Epic Journey: Qantas Ferries An Airbus A380 To Sydney From Germany

Qantas is ferrying an Airbus A380 from Germany to Sydney ahead of the type’s return to service. The aircraft left the German airport, where it had been undergoing maintenance this morning. It is due to touch down at its Sydney home, marking the official return of Qantas’s giant to Australia.

Qantas, Airbus A380, Sydney
The Qantas Airbus A380 is returning home ahead of its April 2022 return to service. Photo: Getty Images

Throughout the pandemic, the return of the Airbus A380 has looked a little hit and miss. This included the Qantas A380 after the entire fleet was sent to long-term storage in the United States. In a vote of confidence for the giant of the skies, the airline is bringing the type home, hoping to resume flights with the type in early 2022.

Homeward bound

This morning, Qantas’ second oldest Airbus A380 said ‘Auf Wiedersehen’ to Dresden Airport in the east of Germany. According to data from RadarBox.com, the aircraft took to the skies at 10:21 this morning, around an hour and 20 minutes after it was due to leave the maintenance facility.

The flight is no short undertaking. Flying from Dresden to Sydney covers 8702 nautical miles as the crow flies. That’s about 10,000 regular miles or 16,000 kilometers. The flight is expected to last some 18 hours and 40 minutes. At the time of writing, RadarBox.com was predicting the aircraft would land in Sydney at 15:01 on Tuesday.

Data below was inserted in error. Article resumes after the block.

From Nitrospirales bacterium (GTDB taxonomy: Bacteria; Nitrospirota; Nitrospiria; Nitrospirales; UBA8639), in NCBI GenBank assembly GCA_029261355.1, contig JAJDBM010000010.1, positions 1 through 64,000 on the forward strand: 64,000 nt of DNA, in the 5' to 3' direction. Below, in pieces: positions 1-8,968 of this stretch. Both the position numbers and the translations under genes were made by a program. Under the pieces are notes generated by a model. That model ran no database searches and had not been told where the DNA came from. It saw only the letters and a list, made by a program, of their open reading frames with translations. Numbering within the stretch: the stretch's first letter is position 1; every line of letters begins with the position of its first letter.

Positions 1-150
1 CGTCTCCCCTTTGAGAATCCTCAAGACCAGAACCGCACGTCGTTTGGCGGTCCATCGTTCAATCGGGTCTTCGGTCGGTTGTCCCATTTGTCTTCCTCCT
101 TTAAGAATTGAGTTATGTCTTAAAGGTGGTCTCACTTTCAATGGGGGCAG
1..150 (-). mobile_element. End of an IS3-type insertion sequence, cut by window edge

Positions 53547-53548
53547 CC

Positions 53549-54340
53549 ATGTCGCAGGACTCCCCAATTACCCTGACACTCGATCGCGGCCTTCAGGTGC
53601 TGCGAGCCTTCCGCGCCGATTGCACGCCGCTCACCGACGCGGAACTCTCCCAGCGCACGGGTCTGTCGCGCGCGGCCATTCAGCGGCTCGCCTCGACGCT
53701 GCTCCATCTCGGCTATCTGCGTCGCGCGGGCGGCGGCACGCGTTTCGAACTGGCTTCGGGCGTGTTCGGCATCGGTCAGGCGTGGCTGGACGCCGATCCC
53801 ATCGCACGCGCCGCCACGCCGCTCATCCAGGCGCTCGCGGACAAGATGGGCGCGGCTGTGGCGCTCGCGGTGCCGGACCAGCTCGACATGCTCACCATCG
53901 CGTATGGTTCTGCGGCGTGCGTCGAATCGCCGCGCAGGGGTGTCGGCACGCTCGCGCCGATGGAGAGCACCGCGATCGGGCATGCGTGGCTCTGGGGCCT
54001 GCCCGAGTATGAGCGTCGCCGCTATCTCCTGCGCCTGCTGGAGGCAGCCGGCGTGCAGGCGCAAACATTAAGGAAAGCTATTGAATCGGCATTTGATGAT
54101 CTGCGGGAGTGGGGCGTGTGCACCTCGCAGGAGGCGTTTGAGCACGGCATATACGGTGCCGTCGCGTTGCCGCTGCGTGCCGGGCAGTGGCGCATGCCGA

Qantas, Airbus A380, Sydney
The jet is expected to land back in Sydney on Tuesday afternoon. Photo: RadarBox.com

According to ch-aviation.com, VH-OQB was the 15th A380 to be built by Airbus. The jet first flew on June 25th, 2008, before being delivered on December 15th that same year. To date, the aircraft has racked up 50,345 hours (5.74 years) of flight across 4,445 flight cycles.

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What’s next for the jet?

While other airlines have been eying a reasonably rapid turnaround for the A380 on its return, Qantas is giving itself a little more time. From mid-December, the airline will be used to refresh the training of the crew who will fly the aircraft. However, the aircraft is also due to undergo a cabin refit before returning to service, to bring its cabin in line with other A380s featuring the new product. The jet will also get some TLC from Qantas engineers after more than a year away from home.

The A380’s return to service bearing the giant kangaroo is currently planned for April 2022. This is when the airline intends to resume flights with the giant to the likes of Los Angeles and London.

Qantas-International-pilots-domestic-resumption-getty
Qantas is expected to bring the giant of the skies back in April. Photo: Getty Images

Qantas has 12 Airbus A380s, ranging in age from 10.5 to 13.8 years. Only ten of these jets are expected to return to service over the coming years, though it is not entirely clear which two won’t fly again. The oldest jet, VH-OQA, is expected to be one of the planes that will remain grounded. The good news for A380 fans is that the airline hopes to have six of the giants back in the skies by the end of next year.

Are you excited to see Qantas’ Airbus A380 returning home? Let us know what you think and why in the comments!

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